Invented in the 1950s, DEET (N,N-diethyl-m-toluamide) is considered one of the most effective mosquito repellents on the market, and billions of people have used it over the past 45 years. However, occasional reports of death (from ingestion), asthma attacks, and seizures related to DEET application have consumer-advocacy groups questioning its safety. Now a study published in the British journal BMC Biology suggests that it could interfere with your nervous system.
THE DETAILS: The researchers used animals and computer modeling to study the effects of DEET on the central nervous system. They found that DEET inhibits activity of the enzyme cholinesterase, which is vital to proper functioning of the nervous system.
WHAT IT MEANS: Aside from possibly damaging your nerves, using DEET can also cause severe skin irritation, blistering, and burning in some individuals. It may be particularly dangerous when used in combination with other pesticides. In one animal study, DEET was found to cause behavioral problems when combined with the insect repellent permethrin, which is added to some brands of outdoor clothing to keep bugs away. Plus, being a potent synthetic chemical, DEET builds up in rivers and streams. A U.S. Geological Survey sampling of stream water quality detected DEET in 73 percent of sampled waterways, some of which may feed into drinking-water supplies. Most international health organizations, including the U.S. Centers for Disease Control and Prevention (CDC), recommend using DEET when traveling to areas where mosquito-borne diseases like malaria pose a serious threat. However, the CDC has also tested a variety of other plant-based repellents on varieties of mosquitoes found in the U.S. and found them to be just as effective as DEET—and not surrounded by a fog of uncertainty regarding health effects.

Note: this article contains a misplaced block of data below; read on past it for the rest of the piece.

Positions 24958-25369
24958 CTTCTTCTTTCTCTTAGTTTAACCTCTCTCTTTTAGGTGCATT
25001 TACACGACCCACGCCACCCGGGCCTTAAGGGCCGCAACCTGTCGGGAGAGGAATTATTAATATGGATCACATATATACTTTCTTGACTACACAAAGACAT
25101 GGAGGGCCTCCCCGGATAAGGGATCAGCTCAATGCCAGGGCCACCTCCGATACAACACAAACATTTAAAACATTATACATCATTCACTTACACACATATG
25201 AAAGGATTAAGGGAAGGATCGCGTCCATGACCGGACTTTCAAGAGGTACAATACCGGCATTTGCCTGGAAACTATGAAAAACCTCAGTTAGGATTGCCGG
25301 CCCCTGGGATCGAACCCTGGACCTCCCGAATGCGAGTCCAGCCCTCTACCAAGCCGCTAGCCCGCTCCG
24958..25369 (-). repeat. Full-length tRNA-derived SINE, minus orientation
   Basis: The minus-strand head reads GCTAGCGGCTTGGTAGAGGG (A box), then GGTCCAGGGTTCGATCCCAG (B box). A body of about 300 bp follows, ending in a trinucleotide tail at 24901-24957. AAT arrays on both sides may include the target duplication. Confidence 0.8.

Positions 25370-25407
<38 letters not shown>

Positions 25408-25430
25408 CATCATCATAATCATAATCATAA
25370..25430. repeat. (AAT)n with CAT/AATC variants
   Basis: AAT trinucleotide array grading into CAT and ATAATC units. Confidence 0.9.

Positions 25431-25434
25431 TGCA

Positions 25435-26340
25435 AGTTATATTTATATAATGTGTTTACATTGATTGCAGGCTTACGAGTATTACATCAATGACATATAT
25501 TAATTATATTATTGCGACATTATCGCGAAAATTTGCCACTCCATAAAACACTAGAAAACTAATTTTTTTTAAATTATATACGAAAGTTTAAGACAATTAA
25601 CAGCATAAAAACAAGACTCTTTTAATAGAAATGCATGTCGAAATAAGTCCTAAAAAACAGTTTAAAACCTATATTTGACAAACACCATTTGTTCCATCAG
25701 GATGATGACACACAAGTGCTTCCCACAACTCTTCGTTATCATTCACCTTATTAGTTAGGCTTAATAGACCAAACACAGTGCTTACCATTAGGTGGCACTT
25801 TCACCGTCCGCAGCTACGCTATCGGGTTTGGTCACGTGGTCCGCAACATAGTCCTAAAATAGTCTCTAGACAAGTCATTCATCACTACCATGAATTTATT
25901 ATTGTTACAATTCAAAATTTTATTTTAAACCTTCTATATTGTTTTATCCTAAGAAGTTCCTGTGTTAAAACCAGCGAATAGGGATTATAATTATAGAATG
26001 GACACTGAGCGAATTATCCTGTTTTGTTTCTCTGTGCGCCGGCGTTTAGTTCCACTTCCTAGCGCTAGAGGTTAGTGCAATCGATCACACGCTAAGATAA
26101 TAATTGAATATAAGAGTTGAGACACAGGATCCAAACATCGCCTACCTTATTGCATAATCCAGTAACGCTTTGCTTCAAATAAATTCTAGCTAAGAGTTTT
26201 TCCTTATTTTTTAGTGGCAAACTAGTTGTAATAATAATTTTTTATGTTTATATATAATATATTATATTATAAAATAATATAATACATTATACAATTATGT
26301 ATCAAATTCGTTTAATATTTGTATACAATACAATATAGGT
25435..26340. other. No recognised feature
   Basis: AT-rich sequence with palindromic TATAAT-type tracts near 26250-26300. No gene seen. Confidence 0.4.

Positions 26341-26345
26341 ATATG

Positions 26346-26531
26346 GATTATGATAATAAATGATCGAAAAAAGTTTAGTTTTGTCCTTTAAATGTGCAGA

Here are a few tried-and-tested plant-based bug repellents that work just as well as DEET against mosquitoes:
Derived from the compound that gives black pepper its kick, picaridin has been found to be just as effective as DEET in similar concentrations.
Used in products like Bug Bandz and other essential-oil sprays, geraniol is considered by the CDC to be just as effective as products containing 10 percent DEET. You may need to apply these a bit more frequently, as lower concentrations tend to wear out in 2 hours.
• Oil of lemon eucalyptus
Oil of the lemon eucalyptus plant has also been found to be equivalent to low concentrations of DEET, although the CDC is more vague about the exact concentration you should look for to get maximum effectiveness.
• Long sleeves and long pants
Clothing is the ultimate chemical-free pest control. When spending time in skeeter territory, opt for thicker fabrics, since some blood-thirsty bugs can bite through thin ones.
• Low-concentration DEET
If you must go for the potent stuff, avoid products with anything more than a 50 percent concentration of DEET. Research has found that greater amounts don’t provide any better or longer protection.